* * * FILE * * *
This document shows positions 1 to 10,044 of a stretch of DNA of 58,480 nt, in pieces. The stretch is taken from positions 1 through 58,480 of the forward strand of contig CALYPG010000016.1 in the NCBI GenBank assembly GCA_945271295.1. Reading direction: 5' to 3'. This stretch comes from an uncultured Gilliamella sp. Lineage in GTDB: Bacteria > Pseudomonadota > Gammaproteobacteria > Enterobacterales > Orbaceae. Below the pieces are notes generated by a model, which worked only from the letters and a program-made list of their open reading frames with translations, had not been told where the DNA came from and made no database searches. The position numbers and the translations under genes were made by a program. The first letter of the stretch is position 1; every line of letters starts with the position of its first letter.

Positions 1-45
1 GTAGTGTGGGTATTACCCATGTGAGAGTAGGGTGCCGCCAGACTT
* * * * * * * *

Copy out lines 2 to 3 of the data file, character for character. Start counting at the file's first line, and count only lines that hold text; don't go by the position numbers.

Positions 1-45
1 GTAGTGTGGGTATTACCCATGTGAGAGTAGGGTGCCGCCAGACTT